PLAY TIME: Canberra music dynamo Tobias Cole and children Gabriel, 11, Marcel, 13, and Jessie, 9, at kept the visitors entertained at Questacon. Photo: Melissa Adams
It's not easy at teeming Questacon for musicians to compete for attention against attractions such as RoboThespian, the Gravitram and especially the Jellyfish Vortex, but Tobias Cole and his family played and sang pluckily.
Settled in the entrance hall and unfashionably arranged beside the fire hydrant and hose reel cupboard, just along from the cafeteria with its chip-guzzling children, they trilled and piped beautifully on Monday. They were taking part in an early session of The Musical Offering, a plan to present a short musical event somewhere in and around Canberra every day this year.
Crowds gather to watch music dynamo Tobias Cole and his family at Questacon. Photo: Melissa Adams
Yesterday the dynamic and democratic Tobias Cole (he is, among other things, musical director of the Canberra Choral Society and in its performances he give his audiences, democratically, a chance to warble), his wife, Katie, and his children Marcel, Gabriel and Jessie got through a great range of music with a great range of instruments.
They began with an instrumental version of the politically incorrect (when sung) La donna e mobile (The Woman is Fickle) from Verdi's Rigoletto and moved on eventually to Julie Andrews' Do-Re-Mi, from the Sound of Music, in the first version of that sugary classic that hasn't made this columnist squirm.
These sorts of short, agile concerts, bailing us up everywhere we go, are the brainwave of the brainy professor Don Aitkin.
He wanted Canberra's musical community to take part in the Centenary, providing music throughout the year. He put it to Robyn Archer (creative director of the Centenary Celebrations).
''She blessed the idea and what came out of the thinking and discussion, and the gathering of like minds, is The Musical Offering, an initiative whose aim is to provide a short musical event every day throughout the Centenary year. You would encounter the music when you were shopping, or visiting one of the national institutions, or outside a government department, or at a hospital. The music would go to the people, rather than asking people to go to the music, as is the usual case. We have remembered those who can't easily travel, and there are musical events in retirement villages …
''The music is the offering, and the musicians are giving their music freely, as a gift. No one is paid, and there are no venue charges. Could we get the support of Canberra's musicians for such an ambitious venture? I thought so, and so far the response has been enthusiastic. Musicians like to play. So far the enterprise has taken wings. We haven't missed a day, and the variety is extraordinary: choral music, jazz, solo piano, solo flute, the Japanese shakuhachi, cello and piano. The music attracts an instant audience, even in a shopping centre. One shopper stopped, sat down and said to me, 'Isn't it wonderful - and so much better than the sounds through the public address system!'''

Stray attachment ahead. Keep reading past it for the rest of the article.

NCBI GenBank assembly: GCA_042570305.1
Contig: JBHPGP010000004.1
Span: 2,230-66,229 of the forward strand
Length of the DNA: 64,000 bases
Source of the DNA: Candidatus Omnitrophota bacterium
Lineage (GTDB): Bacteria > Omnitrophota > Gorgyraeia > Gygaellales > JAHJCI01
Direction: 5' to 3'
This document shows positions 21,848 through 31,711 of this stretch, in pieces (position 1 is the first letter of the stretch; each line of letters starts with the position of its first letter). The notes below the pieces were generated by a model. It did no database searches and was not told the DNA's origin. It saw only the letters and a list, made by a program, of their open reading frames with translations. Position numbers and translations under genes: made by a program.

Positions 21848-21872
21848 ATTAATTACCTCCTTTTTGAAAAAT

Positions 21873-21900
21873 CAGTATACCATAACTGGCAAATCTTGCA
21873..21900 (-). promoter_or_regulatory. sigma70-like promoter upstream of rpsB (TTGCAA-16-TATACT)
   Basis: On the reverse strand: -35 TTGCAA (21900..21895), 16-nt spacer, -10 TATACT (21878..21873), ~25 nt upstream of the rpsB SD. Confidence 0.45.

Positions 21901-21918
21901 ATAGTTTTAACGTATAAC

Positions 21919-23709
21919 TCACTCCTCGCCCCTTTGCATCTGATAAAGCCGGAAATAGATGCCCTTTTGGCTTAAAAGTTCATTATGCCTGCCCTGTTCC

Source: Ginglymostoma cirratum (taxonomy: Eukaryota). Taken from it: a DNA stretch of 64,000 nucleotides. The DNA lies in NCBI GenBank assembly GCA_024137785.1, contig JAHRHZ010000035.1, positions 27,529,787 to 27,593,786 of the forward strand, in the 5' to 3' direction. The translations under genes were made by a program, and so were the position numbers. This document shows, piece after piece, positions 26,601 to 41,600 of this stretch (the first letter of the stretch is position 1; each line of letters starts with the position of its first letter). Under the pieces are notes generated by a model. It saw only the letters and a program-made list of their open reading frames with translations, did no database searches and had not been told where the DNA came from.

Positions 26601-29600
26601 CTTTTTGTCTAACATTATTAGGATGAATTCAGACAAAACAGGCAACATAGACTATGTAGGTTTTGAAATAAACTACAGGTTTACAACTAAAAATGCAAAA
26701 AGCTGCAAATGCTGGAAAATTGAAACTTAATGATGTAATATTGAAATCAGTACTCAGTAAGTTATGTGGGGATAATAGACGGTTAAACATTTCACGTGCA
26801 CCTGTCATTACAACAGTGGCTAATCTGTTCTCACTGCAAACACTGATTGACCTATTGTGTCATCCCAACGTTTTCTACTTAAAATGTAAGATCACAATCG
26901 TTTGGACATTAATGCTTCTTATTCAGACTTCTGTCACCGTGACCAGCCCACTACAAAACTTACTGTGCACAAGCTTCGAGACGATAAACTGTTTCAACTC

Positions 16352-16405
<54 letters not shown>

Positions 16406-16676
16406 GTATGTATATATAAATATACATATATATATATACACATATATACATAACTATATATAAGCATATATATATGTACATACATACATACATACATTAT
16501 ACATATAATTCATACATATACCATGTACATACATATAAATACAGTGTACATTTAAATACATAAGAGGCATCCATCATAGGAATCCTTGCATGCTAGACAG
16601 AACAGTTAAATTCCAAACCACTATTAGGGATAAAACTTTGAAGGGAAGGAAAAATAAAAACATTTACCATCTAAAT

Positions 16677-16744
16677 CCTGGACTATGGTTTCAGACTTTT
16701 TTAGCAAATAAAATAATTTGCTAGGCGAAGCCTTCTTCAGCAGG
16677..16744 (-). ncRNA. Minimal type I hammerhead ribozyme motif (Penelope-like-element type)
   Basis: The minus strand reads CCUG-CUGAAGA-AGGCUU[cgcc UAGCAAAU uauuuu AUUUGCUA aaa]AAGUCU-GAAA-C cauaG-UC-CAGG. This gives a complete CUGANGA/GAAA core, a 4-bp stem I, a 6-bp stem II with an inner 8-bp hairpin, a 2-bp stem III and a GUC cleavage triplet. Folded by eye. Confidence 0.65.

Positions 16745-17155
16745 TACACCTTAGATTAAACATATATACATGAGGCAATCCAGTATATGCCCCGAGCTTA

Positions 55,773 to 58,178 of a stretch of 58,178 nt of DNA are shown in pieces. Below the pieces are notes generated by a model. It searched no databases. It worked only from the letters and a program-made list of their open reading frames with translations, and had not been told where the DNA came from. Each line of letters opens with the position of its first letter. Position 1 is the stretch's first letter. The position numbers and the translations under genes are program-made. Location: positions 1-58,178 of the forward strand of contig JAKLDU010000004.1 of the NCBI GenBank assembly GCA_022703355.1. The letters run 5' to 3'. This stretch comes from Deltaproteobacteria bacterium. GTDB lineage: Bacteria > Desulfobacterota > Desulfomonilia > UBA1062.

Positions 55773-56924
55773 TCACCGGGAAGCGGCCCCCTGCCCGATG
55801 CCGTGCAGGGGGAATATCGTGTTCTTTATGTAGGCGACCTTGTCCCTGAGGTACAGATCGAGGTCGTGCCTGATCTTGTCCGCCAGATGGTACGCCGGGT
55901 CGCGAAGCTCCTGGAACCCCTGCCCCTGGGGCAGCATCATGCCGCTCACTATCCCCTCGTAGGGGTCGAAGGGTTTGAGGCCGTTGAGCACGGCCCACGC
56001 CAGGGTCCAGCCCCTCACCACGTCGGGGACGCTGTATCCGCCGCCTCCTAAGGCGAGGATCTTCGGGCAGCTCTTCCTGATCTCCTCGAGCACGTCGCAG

Lots of the musicians who give their music freely, as a gift, this year, will need some true grit, some adaptability. The informal venues and informal audiences will present some challenges. Yesterday, Tobias Cole joked, that at least for the duration of the concert Questacon had turned off the nearby Gravitram, which usually has flying, ricocheting balls making a racket.
But in any case, he's a veteran of difficult gigs.
''When I was living in London I busked at Covent Garden market, so that was a little gig I had, and when I was 10 I started busking in Sydney streets and then at a Sydney railway station at Christmas time to raise money for trips overseas with orchestras. So here [laughing] it's such a luxury to have the [Gravitram] balls turned off. I'm used to far worse!''
Remember when Rockley ruled
It is reliably rumoured that the planners and designers of Googong (the exciting new townlet near the Googong Dam and not far from Queanbeyan) are going to name some of Googong's places after sportswomen of Queanbeyan who were legendarily fine Rockley players.
Gang-Gang is pursuing this story, but meanwhile ''What's Rockley and when did it come to Queanbeyan?'' I hear you chorus, hungry for knowledge.
Rockley was a form of ladylike cricket that modern female cricketers have alas abandoned in favour of the manly version of the game.
Feminism is probably to blame for Rockley's demise.
On August 30, 1899 The Queanbeyan Age reported that the boon of ''THE ROCKLEY GAME: LADYLIKE CRICKET'' was about to arrive in Queanbeyan.
''The advent of Mr J. Still O'Hara to Queanbeyan [he'd been transferred to that town to work] will be marked on Saturday by his introduction of the game of Rockley, which is a form of cricket made especially suitable for girls.
''There are the usual cricket wickets and boundaries … and the ball, instead of being hard, is an uncovered tennis ball. The boundaries are made smaller, and are marked all round with flags. When matches are played the girls of each side wear exactly similar dresses. Rockley has been so conducted by Mr O'Hara as to please the tastes of girls, as well as to provide recreation and enjoyment.
''The game was first originated by Mr O'Hara at a township named Rockley, from which circumstance the game takes its name … He is going to start the game here, and we may expect the girls to soon become adept in the art of wielding the willow. Every care is taken over the players, and none are allowed to play in matches without the written consent of their mothers.
''Hitherto the young people have had no summer outdoor games to enjoy, and it was mainly to meet this want that the game of Rockley was introduced. It gives them something to fill up what may otherwise develop into idle hours.''
Readers, are there any ladies among you who remember playing Rockley, ladylike cricket?